A few days ago Laura told me what happened to her at the school gate regarding her son's shoes.
She was talking about her things with the other mothers, while they were waiting for them.
About they already have homework..., that the uniform is too small for him..., that the timetable of the extracurricular activities can't be adjusted....
And when the children come out, a mother who is a doctor says to her:
'Do they let your son in with those strange (wide) shoes? I have to bring for my son a pair of sneakers at the exit because he complains all the time that he can't stand in school shoes, and they're good!'
You can imagine everything Laura wanted to say and explain to her, but she just told her:
'If she can't stand them, it's because her foot is suffering a lot. There are respectful alternatives, for example my son's minimalist shoes, for a healthy and natural development of the foot.'
This anecdote that Laura told me made me think about the life we lead and how difficult it is to distinguish the wheat from the chaff.
Maybe it's because we're in automatic mode at a mile a minute and with the red engine light on,
or because we are so surrounded by stimuli, news, bullshit and so on, that materially we don't see what really matters.
And it has nothing to do with what you have studied, or the level of your studies.
It happens to all of us.
It's as if our capacity to reason had been annulled.
Look at this woman.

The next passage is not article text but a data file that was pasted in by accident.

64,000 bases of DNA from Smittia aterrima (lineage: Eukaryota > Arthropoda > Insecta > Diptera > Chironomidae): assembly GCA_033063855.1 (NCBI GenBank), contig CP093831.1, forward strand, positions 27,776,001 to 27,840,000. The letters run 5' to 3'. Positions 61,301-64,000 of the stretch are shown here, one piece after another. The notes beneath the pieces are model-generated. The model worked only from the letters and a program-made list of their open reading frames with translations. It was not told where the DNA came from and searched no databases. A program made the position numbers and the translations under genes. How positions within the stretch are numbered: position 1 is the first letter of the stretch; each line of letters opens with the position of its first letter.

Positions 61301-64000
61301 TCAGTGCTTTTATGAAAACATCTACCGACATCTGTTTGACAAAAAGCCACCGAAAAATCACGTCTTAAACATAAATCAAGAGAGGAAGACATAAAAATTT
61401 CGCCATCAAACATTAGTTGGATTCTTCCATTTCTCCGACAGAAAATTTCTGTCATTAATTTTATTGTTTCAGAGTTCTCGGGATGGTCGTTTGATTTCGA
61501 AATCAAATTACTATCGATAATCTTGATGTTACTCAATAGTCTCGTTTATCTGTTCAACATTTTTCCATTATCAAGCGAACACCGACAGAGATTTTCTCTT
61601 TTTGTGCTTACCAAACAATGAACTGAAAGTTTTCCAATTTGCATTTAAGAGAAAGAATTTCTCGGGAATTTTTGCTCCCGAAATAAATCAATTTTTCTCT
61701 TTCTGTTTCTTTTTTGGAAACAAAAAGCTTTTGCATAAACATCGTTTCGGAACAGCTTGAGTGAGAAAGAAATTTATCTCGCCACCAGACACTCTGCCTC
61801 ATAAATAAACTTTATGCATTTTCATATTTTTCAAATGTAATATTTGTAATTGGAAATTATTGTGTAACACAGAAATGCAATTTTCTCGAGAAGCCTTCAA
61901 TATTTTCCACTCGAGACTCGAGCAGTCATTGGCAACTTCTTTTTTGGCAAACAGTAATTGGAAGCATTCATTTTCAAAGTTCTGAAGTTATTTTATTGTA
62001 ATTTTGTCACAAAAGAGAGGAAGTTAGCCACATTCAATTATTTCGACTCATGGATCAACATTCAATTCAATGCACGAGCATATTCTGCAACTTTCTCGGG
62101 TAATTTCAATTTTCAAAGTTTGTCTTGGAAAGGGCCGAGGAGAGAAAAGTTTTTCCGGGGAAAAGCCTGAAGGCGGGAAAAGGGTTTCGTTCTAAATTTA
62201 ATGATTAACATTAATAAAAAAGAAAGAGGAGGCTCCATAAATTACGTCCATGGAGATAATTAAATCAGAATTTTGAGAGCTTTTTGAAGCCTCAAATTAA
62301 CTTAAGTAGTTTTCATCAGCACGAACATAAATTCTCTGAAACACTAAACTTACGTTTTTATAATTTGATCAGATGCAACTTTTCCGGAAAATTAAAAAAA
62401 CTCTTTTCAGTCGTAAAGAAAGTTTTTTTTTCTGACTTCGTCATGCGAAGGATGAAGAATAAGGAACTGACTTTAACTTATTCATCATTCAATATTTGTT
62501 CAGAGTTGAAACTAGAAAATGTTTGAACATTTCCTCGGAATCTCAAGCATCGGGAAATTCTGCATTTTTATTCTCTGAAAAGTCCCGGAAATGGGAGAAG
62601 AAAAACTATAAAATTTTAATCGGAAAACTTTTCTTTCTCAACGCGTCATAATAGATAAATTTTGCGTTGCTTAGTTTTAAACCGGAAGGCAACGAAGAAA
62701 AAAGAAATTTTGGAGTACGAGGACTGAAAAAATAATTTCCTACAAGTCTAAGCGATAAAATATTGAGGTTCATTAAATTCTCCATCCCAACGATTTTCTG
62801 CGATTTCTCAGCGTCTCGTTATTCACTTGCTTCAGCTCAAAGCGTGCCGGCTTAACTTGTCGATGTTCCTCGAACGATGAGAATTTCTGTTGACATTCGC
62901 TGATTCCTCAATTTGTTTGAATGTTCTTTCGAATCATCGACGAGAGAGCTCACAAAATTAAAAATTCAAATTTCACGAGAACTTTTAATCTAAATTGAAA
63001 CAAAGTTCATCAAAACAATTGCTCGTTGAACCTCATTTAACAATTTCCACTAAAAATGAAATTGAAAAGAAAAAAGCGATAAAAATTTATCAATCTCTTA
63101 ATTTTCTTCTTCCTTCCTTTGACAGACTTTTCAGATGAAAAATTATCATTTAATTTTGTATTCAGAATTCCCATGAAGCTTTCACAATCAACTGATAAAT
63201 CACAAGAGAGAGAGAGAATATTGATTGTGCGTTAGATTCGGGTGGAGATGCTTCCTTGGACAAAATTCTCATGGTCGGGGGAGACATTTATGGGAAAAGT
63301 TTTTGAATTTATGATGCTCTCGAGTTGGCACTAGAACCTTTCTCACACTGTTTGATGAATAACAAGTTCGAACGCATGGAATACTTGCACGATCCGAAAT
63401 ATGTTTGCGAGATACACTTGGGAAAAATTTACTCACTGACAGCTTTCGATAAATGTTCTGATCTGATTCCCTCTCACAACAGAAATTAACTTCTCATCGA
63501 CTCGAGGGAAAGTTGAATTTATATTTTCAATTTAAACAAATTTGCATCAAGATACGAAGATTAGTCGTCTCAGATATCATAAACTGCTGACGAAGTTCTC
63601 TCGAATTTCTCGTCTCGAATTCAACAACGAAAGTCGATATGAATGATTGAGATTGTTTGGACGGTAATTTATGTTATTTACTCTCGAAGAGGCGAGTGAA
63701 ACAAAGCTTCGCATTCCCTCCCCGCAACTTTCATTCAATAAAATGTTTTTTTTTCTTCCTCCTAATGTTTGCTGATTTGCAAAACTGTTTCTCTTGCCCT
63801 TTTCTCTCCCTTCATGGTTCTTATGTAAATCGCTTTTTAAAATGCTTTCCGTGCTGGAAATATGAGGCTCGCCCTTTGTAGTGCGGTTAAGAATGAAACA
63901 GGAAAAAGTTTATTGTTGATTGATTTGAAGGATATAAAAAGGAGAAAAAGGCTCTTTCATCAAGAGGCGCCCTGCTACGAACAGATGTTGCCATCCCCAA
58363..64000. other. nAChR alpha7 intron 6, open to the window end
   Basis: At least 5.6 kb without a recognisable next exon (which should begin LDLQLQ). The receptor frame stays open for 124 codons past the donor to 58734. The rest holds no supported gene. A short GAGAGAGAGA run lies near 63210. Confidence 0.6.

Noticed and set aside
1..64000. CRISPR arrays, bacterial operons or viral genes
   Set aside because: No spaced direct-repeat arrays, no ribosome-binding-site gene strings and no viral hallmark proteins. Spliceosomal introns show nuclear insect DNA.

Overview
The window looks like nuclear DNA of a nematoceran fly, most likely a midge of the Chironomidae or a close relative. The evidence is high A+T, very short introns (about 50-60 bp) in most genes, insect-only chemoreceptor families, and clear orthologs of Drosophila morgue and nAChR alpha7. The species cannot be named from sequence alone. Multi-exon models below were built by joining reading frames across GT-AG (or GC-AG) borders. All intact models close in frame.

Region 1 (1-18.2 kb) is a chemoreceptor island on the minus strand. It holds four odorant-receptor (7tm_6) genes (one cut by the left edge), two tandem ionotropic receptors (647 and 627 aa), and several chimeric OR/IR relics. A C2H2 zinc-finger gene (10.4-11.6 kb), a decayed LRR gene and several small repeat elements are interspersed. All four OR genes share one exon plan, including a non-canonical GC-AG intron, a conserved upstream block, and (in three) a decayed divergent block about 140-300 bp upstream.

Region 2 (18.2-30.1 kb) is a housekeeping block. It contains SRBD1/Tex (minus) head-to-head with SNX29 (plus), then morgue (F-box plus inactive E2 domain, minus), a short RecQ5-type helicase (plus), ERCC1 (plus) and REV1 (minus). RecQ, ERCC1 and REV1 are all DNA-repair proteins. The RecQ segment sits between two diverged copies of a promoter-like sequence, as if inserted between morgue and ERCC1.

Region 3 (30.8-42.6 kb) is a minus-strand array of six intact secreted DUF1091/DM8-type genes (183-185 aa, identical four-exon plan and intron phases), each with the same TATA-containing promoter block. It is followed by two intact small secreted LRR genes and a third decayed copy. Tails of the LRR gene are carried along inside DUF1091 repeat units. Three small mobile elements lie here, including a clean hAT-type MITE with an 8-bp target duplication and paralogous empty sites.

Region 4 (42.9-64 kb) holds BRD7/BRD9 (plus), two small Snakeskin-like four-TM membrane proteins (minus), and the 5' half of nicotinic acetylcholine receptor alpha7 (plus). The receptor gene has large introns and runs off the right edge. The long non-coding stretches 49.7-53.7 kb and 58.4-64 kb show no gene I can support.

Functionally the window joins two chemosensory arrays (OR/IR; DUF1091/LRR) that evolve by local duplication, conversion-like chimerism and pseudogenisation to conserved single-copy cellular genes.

She is a doctor by profession and is unable to see that if her son complains about his shoes, it's because the shoes hurt him.
And when she says: and look how good they are!
She stays on the surface. He only sees the brand, the price or the fact that everyone wears them.
But he is not able to see that the shoe his son is wearing is very different from his foot and that's why it hurts him and he can't stand it.
Let me explain it to you with an example.
Imagine that you plant a tree in a pot.
If the pot is narrow and rigid, its roots will grow limited and deformed. Without space to develop fully.
Instead of a big tree, we will have a puny sapling at the mercy of a gust of wind.
For shoes do to feet what pots do to trees.
The toes will be tightly packed together, crammed on top of each other. The body will lose stability, coordination and grow weak and prone to injury.
That's why trees have to grow without ties, with space, without anything that deforms them, so that their stem is straight and strong.
That's why shoes have to respect the shape of their feet, so that their toes can open, expand, grow... in short, so that they grow healthy and without pain.
The "anti-pot" shoes, like Laura's son's, are these:
So that your child doesn't complain after school.
Health starts with their feet.
Pd. I'm talking about shoes, because they can't go to school barefoot.
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